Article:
The most important fact about prejudice is that it’s normal. That isn’t to say that it’s nice, pretty, or desirable. Only that suspicion, distrust, and distaste for outsiders is a deeply human trait. The anthropologist Ruth Benedict wrote that “all primitive tribes agree in recognizing [a] category of the outsiders, those who are not only outside the provisions of the moral code which holds within the limits of one’s own people, but who are summarily denied a place anywhere in the human scheme. A great number of the tribal names in common use, Zuni, Dene, Kiowa . . . are only their native terms for ‘the human beings,’ that is, themselves. Outside of the closed group there are no human beings.”
Many attempts to eradicate racism from our society have been based on the opposite notion — that those who harbor prejudice towards others are abnormal social deviants. Further, we often describe these “deviants” only in terms of their overt antipathies — they are “anti-Semitic” or guilty of “hate.” In fact, once you have determined yourself to be human and others less so, you need not hate them any more than you need despise the fish you eat for dinner. This is why those who participate in genocide can do so with such calm — they have defined their targets as outside of humanity.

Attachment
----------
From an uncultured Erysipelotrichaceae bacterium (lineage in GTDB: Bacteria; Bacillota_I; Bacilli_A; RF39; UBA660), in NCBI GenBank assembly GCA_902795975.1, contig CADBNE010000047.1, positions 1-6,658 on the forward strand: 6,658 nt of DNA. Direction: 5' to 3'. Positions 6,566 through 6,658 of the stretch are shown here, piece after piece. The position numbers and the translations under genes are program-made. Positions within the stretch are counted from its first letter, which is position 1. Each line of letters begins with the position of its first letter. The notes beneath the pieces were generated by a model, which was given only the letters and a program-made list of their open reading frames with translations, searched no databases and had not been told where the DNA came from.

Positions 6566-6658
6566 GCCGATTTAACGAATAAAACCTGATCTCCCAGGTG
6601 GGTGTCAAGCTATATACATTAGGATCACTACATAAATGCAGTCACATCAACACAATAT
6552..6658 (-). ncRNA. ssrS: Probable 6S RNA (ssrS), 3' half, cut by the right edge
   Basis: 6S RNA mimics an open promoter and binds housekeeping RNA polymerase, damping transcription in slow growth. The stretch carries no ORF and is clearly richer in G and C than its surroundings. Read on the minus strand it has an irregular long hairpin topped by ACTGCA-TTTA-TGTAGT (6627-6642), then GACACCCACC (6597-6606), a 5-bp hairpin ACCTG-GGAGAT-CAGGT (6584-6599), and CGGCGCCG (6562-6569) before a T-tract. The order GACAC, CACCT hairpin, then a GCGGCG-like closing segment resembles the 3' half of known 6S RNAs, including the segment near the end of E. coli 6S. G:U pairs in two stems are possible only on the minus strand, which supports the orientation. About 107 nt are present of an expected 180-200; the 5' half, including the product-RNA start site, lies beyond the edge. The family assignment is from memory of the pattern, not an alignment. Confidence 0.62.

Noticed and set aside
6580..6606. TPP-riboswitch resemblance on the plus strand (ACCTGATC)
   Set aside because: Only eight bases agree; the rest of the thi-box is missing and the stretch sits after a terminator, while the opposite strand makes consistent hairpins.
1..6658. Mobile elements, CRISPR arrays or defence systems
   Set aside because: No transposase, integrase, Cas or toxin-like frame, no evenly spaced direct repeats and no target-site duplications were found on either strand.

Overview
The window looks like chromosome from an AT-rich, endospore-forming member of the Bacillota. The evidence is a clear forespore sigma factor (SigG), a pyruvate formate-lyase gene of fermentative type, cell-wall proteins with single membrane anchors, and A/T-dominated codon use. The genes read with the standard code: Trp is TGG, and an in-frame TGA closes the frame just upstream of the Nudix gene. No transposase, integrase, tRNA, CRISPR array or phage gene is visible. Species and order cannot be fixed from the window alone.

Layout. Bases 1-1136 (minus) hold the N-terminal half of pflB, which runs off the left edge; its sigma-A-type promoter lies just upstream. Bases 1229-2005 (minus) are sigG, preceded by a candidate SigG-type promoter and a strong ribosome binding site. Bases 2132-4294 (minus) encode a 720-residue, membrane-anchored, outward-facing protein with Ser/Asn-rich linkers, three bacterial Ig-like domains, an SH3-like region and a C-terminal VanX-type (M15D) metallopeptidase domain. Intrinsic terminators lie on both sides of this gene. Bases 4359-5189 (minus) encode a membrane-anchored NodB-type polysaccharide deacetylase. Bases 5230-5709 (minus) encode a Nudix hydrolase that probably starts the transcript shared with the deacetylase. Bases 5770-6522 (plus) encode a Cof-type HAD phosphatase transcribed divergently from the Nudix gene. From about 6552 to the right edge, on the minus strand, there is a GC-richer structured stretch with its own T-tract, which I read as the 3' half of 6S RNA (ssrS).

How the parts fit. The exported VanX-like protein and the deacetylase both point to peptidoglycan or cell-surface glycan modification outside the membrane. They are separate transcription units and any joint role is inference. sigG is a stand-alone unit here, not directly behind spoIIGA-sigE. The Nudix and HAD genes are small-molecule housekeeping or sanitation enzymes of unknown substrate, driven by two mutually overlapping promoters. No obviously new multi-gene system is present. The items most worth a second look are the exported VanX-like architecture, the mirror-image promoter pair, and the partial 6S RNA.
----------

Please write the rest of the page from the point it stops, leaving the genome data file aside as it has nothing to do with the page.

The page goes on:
What if, instead, we were to start with the unhappy truth that humans have always had a hard time dealing with other peoples, and that much ethnic and sexual antagonism stems not from hate so much as from cultural narcissism? Then our repertoire of solutions might tilt more towards education and mediation and away from being self-righteous multi-cultural missionaries converting yahoos in the wilds of the soul. We could turn towards something more akin to what Andrew Young once described as a sense of “no fault justice.” We might begin to consider seriously Martin Luther King’s admonition to his colleagues that among their dreams should be that someday their enemies would be their friends.
GREAT AMERICAN POLITICAL REPAIR MANUAL